The fix addresses the core of the long filename issue, creating files on a VFAT partition with names longer than the 8.3 standard, that is; eight characters for the filename and three for the extension. In hindsight the fix is very simple; just don’t allow the creation of filenames with more characters than the 8.3 standard permits. The patch still allows the system to read pre-existing longname files and supports case sensitivity. By default however, new files are created in the 8.3 standard, all in uppercase.
This allows maximum functionality in areas outside of the patent, so that users can still read any existing data they have in the VFAT format but protects against violation of the patent when creating new files. It might look simple in hindsight, but it’s very clever indeed. The patch adds the option to turn this feature on or off when building a Linux kernel. What this means is that any company who uses VFAT can simply include this option and bypass the patent, thereby removing any threat of being sued over it.
So how easy is it to do? Simple. Firstly, the patch has been accepted into the yet-to-be-released mainstream Linux 2.6.30 kernel, so it will soon be included by default for all distributions to ship. But the patch is available now and anyone wanting to take advantage of it can apply it themselves, build their own kernel and presto, problem solved! Companies which ship Linux based devices can apply the patch to their current kernel and then distribute it via software updates. As more patent issues come to light and are resolved, these too can easily be applied and distributed.
This patch is really an eye opener into the world of open source software and patents. Yes, there are probably many patents which affect free software, but there are also lots of very smart people waiting in the wings to work around them. What’s the missing piece of the puzzle? Knowing what they are. If we knew all the other patents which Microsoft claims are violated in the Linux kernel, it would not be long before the Linux kernel wouldn’t violate any at all.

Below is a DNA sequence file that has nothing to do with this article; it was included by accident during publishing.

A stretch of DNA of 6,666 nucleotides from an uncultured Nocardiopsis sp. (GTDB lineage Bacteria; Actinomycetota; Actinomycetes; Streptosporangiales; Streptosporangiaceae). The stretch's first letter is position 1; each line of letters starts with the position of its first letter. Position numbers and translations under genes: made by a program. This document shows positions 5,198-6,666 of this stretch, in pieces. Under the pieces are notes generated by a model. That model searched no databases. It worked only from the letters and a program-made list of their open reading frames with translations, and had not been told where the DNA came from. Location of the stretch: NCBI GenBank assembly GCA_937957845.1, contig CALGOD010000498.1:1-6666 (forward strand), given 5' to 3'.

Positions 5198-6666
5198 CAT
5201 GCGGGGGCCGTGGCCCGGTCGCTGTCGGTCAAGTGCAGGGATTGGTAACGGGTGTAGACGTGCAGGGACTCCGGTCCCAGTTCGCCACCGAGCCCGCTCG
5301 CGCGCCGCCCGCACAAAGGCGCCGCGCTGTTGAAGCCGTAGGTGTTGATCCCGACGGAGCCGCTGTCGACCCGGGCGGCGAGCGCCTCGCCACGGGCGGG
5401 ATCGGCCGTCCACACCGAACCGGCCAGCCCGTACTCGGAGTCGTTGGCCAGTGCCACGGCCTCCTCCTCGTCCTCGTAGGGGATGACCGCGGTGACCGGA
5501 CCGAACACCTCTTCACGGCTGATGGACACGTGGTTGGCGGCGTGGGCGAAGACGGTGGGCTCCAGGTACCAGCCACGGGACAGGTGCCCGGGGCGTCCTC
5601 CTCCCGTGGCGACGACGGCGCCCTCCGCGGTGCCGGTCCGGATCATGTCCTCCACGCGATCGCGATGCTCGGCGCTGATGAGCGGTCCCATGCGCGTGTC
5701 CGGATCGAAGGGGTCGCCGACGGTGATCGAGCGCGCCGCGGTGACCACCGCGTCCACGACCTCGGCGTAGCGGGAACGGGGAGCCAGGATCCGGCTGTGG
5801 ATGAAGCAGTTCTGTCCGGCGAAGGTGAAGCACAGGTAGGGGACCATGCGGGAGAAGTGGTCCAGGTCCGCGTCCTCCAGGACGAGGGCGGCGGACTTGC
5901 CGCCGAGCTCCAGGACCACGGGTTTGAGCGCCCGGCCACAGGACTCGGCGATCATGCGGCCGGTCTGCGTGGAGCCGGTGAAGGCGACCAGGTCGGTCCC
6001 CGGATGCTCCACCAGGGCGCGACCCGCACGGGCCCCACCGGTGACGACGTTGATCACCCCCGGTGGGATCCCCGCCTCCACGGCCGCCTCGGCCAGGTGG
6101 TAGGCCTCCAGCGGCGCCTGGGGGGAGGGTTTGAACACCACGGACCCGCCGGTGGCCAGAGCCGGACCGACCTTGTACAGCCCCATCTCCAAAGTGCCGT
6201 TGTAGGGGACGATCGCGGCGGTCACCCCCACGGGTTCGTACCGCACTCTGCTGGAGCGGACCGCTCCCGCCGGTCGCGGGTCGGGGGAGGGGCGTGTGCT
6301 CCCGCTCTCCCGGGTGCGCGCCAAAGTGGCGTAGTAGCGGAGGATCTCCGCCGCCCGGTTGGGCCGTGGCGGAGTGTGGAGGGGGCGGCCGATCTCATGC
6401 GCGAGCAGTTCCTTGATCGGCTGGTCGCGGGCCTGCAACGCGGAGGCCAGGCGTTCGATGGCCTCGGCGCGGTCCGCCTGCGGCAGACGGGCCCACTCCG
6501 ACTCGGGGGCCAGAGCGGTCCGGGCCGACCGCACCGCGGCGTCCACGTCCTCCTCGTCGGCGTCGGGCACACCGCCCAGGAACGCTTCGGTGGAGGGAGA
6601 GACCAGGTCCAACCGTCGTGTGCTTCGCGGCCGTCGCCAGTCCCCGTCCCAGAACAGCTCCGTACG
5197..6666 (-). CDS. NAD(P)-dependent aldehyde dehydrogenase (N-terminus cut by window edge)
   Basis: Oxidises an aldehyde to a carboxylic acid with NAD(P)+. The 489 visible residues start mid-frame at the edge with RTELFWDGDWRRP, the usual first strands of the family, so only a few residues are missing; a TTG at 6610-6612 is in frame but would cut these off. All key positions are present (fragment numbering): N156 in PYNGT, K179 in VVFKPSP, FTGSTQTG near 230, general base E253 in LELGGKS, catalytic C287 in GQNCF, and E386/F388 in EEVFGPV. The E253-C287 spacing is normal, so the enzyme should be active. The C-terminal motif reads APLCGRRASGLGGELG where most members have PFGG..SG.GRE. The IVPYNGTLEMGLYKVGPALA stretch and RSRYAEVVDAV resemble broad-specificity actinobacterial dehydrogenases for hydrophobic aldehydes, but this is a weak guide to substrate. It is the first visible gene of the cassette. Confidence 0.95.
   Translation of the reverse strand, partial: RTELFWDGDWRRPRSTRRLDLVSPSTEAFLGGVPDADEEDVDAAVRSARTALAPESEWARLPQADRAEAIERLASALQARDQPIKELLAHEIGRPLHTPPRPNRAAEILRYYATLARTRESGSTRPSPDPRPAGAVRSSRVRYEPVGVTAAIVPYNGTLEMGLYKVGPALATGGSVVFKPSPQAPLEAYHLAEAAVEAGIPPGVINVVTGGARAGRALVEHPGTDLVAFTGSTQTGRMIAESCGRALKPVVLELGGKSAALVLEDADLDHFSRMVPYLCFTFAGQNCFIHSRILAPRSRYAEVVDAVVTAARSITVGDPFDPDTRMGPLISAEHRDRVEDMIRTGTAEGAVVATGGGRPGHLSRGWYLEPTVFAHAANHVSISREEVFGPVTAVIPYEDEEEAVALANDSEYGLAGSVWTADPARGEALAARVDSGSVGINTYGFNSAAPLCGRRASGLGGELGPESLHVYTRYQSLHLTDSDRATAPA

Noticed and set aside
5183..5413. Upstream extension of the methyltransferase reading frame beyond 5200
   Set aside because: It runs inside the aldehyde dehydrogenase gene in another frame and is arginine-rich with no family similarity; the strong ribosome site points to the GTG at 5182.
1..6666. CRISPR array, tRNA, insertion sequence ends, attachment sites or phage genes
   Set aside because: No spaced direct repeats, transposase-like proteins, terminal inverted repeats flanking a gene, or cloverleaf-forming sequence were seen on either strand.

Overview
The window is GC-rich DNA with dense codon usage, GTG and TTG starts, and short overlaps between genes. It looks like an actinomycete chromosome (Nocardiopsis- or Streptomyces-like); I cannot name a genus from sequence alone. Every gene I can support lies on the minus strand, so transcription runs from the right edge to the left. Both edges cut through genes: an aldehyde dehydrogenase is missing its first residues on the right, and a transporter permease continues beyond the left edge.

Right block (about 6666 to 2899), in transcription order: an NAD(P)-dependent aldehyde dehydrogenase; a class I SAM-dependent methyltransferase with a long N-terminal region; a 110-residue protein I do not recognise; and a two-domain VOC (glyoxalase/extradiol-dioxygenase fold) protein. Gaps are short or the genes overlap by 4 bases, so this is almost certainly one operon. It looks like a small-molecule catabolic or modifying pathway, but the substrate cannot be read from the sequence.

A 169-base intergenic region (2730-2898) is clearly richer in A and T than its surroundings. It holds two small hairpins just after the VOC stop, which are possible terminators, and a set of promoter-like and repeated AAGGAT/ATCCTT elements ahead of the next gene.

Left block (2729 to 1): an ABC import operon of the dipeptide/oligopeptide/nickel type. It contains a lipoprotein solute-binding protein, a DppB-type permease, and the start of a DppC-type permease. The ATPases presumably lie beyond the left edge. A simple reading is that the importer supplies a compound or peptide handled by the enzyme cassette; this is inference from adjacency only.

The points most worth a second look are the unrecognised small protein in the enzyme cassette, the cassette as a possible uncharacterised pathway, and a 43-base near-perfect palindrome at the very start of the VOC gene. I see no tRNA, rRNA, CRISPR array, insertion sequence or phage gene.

Microsoft wants to collect royalties over patents, whether it is from proprietary or open source software manufacturers. In an interview with Chicago Sun-Times Friday, Microsoft CEO Steve Ballmer said: “Our goal is to try to educate people on what it means to protect intellectual property and pay for it properly.” If Microsoft lets the cat out of the bag, it’s game over for them. And they know it. Thanks to the patch from Tridge, Microsoft may not be able to collect royalties from other companies who also use VFAT with the Linux kernel.
Microsoft wants the world to believe that there are major patent issues in the Linux kernel, without telling what they are. By doing this they are trying to create a cloud of uncertainty around the use of free software and as a result are hoping to deter companies from taking up the technology over their own. By moving any patent issues into the public spotlight however, those in the free software world can help break down the cloud of fear, uncertainty and doubt that Microsoft is spreading. The future problem will be, are companies willing to fight back and make details of the patent claims public?